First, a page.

Reykjavik City Guide
Reykjavik might be a bit chilly and pricey but it is also authentic and captivating as is the rest of the country. Combining fascinating natural wonders with contemporary cultural attractions, the capital city of Ice...
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Reykjavik City Guide
Reykjavik might be a bit chilly and pricey but it is also authentic and captivating as is the rest of the country. Combining fascinating natural wonders with contemporary cultural attractions, the capital city of Iceland offers experiences you would not find anywhere else in the world.
Reykjavik is compact, safe and very easy to explore on foot. Shops and restaurants sit within walking distance of each other in the city centre, tempting visitors can enjoy a variety of delicacies and products. There's always an abundance of fresh fish and seafood on offer in local establishments, while the nation's favourite street snack, hot dog, is sold from stalls all over the city.
Laugavegur, the oldest shopping street in Reykjavik, is a hub of restaurants, boutiques, bars and nightclubs. Shopaholics will be delighted by the variety of local fashion and designer brands. Icelandic sweaters make for gifts worth taking away home. Not only is traditional knitwear pretty, but it is also extremely warm and cosy.
Sightseeing and cultural attractions
Its compact size and modest architecture give Reykjavik a laid-back, small town vibe. Brightly painted, traditional timber houses fill the residential areas, while low-rise brick buildings line the commercial streets. Yet, in a few places you can come across fascinating modern architecture. The Lutheran cathedral of Hallgrímskirkja is one of the most recognisable buildings in Reykjavik. This contemporary temple has a striking minimalist design and an observation deck that offers bird's eye views of the city.
Another site with awesome views is Perlan (the pearl in Icelandic), a futuristic, multi-purpose venue built around four monumental thermal water tanks. Perlan has an exhibition hall and a winter garden, while its glass dome hides a revolving restaurant and an observation platform with 360° panoramic views of Reykjavik. This is also one of the best places in town for admiring the northern lights.
The most striking architectural site, in the city, though, is Harpa, a conference centre and music hall with an all-glass façade that looks mesmerising both at day and night time. Harpa is home to the national symphonic orchestra and the national opera, so apart from being a beautiful building, it is also the best venue to enjoy a diverse music and cultural programme throughout the year.
A popular place for a stroll in Reykjavik is the old harbour, which was constructed in the early 20th century. When you tire of watching the marine vessels, you can pop into one of the local restaurants or explore the history-rich Maritime Museum. There's plenty to see on a cold day in the city if you don't feel like braving the elements outdoors. From the refined Art Museum to the cheeky Icelandic Phallological Museum, the city has no shortage for curious indoor attractions.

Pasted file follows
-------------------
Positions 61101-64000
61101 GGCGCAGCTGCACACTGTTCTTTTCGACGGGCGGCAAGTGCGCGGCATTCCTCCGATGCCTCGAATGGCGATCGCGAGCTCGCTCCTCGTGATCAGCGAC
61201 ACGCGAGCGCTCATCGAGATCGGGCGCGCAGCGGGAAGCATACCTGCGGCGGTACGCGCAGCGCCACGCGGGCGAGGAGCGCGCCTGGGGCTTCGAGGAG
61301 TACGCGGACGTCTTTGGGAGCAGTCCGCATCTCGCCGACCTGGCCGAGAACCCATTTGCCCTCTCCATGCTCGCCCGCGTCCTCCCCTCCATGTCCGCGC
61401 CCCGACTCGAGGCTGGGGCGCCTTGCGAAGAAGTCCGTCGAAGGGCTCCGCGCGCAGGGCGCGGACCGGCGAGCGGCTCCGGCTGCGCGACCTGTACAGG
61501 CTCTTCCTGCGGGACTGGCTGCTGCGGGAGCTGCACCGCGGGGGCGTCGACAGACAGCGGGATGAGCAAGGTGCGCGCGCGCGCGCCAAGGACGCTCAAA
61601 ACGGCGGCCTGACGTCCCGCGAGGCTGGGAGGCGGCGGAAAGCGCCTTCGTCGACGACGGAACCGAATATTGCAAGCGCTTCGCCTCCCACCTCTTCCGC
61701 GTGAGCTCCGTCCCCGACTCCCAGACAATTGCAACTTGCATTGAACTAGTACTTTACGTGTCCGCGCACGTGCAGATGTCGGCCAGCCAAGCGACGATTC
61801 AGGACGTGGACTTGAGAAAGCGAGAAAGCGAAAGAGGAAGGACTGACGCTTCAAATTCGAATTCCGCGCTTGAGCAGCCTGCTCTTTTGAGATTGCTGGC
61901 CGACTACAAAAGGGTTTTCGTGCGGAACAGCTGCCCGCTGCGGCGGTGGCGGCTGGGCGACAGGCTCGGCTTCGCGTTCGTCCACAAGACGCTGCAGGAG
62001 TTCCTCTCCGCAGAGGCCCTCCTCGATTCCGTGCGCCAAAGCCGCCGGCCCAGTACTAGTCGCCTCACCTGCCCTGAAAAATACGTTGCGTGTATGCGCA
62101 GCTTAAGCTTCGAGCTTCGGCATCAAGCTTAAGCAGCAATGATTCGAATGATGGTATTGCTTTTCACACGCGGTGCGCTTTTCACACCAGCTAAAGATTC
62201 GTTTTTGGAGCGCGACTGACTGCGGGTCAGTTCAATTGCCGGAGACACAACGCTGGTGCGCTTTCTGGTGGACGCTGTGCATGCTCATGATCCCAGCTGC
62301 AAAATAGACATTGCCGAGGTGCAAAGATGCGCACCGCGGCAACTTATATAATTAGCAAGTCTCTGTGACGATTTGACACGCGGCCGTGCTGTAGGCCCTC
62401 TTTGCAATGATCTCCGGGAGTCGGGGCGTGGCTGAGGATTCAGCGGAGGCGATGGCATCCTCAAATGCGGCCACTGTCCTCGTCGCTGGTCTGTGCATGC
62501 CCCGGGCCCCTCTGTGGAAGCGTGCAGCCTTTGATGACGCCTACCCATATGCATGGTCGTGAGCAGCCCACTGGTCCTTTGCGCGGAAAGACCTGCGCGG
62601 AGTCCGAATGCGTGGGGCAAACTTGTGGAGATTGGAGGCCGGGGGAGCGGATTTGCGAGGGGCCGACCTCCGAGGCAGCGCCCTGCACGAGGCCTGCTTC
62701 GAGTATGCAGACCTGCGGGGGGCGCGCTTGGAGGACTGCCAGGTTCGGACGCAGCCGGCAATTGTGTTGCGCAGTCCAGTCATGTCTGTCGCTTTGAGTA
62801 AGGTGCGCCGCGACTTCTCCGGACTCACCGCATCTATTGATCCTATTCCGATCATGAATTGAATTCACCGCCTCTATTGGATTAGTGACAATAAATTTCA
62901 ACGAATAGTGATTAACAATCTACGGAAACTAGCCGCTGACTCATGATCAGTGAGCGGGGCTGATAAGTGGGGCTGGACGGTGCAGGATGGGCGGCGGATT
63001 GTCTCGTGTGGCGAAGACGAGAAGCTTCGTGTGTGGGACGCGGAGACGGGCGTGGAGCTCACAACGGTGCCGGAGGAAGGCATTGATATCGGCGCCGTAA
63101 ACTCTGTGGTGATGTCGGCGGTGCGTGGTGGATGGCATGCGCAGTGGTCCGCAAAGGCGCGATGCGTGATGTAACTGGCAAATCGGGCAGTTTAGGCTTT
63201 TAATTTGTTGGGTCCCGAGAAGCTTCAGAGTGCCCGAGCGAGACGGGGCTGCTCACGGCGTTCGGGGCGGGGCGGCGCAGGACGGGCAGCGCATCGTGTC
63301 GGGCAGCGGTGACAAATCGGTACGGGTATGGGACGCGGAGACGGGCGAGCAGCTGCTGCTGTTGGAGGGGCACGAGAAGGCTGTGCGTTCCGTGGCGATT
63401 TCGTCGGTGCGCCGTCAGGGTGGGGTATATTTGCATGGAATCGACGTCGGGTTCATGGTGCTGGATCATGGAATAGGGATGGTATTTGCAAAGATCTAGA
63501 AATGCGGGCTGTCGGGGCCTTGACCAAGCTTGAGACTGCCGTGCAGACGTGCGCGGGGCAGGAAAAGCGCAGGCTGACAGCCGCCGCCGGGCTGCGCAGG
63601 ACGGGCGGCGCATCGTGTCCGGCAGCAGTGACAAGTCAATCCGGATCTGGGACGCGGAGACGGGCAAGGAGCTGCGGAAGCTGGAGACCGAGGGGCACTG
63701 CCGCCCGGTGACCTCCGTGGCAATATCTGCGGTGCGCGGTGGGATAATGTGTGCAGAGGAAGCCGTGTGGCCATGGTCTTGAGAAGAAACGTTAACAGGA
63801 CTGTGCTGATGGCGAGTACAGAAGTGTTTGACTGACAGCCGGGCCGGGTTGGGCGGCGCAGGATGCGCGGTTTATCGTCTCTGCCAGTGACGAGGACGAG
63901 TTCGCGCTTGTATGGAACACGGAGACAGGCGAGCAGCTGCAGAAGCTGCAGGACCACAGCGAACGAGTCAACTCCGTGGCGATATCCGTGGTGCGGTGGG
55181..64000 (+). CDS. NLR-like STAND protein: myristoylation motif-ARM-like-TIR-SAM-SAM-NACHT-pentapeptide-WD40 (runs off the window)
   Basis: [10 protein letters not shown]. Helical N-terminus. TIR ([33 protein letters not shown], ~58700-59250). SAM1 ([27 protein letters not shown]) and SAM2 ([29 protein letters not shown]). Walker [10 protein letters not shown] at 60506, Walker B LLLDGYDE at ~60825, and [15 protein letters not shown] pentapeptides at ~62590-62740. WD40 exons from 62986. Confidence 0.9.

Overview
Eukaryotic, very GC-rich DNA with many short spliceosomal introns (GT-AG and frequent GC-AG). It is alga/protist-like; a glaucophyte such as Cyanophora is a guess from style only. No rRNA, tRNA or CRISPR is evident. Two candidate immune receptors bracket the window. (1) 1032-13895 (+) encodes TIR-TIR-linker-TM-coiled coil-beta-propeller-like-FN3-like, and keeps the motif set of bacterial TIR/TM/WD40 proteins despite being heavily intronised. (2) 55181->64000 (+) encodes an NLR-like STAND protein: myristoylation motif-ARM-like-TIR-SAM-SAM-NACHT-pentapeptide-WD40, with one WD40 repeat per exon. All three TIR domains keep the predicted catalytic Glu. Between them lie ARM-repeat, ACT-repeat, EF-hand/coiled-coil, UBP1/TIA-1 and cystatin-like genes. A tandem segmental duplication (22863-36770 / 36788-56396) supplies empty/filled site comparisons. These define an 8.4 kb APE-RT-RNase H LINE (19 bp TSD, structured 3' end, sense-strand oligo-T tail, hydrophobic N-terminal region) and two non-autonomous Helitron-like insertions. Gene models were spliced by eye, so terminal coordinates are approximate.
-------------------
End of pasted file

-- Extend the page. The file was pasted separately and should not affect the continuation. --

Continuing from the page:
Hot springs, geysers and outdoor recreation
Iceland lacks fertile arable land and lush vegetation, yet within the city there's one place that is all colourful blooms and that's the Botanical garden. There are nearly 5000 species of plants on the territory of the garden – quite a fascinating collection given that it shows only species from the subarctic regions of the world.
There are many outdoor recreational activities on offer within and on the outskirts of the city, such as fishing, golf and horse riding. Owing to the abundance of hot spring water, Reykjavik is run on clean, green energy, and outdoor pools filled with hot geothermal waters are abundant. Many visitors to Reykjavik book a tour of the Golden Circle. A little over an hour outside of the city, this area is rich in waterfalls, protected natural sites and geysers.
One of the most popular attractions in Iceland, the Blue Lagoon, is a natural geothermal hot spring less than an hour's drive outside of the capital. Visited by nearly 90% of all travellers and tourists passing through Reykjavik, the Blue Lagoon is filled with swimmers all year round. Even when temperatures drop below zero, the water remains hot and pleasantly soothing.
To save yourself hassle and disappointment make sure to book your tickets at least a few days in advance. Grab a drink from the swim-up bar and dip into the hot geothermal water lapping dark volcanic rocks. You can enjoy a massage on the water and a skin treatment in the form of the natural silica mud filling the lagoon. After an hour or two here, not only will you be relaxed and rejuvenated but you will also understand why this is one of the world's natural wonders.
Even if you have little time to explore all there's to see in Reykjavik, by coming for a swim in the Blue Lagoon you can rest assured you have seen the best of Iceland.
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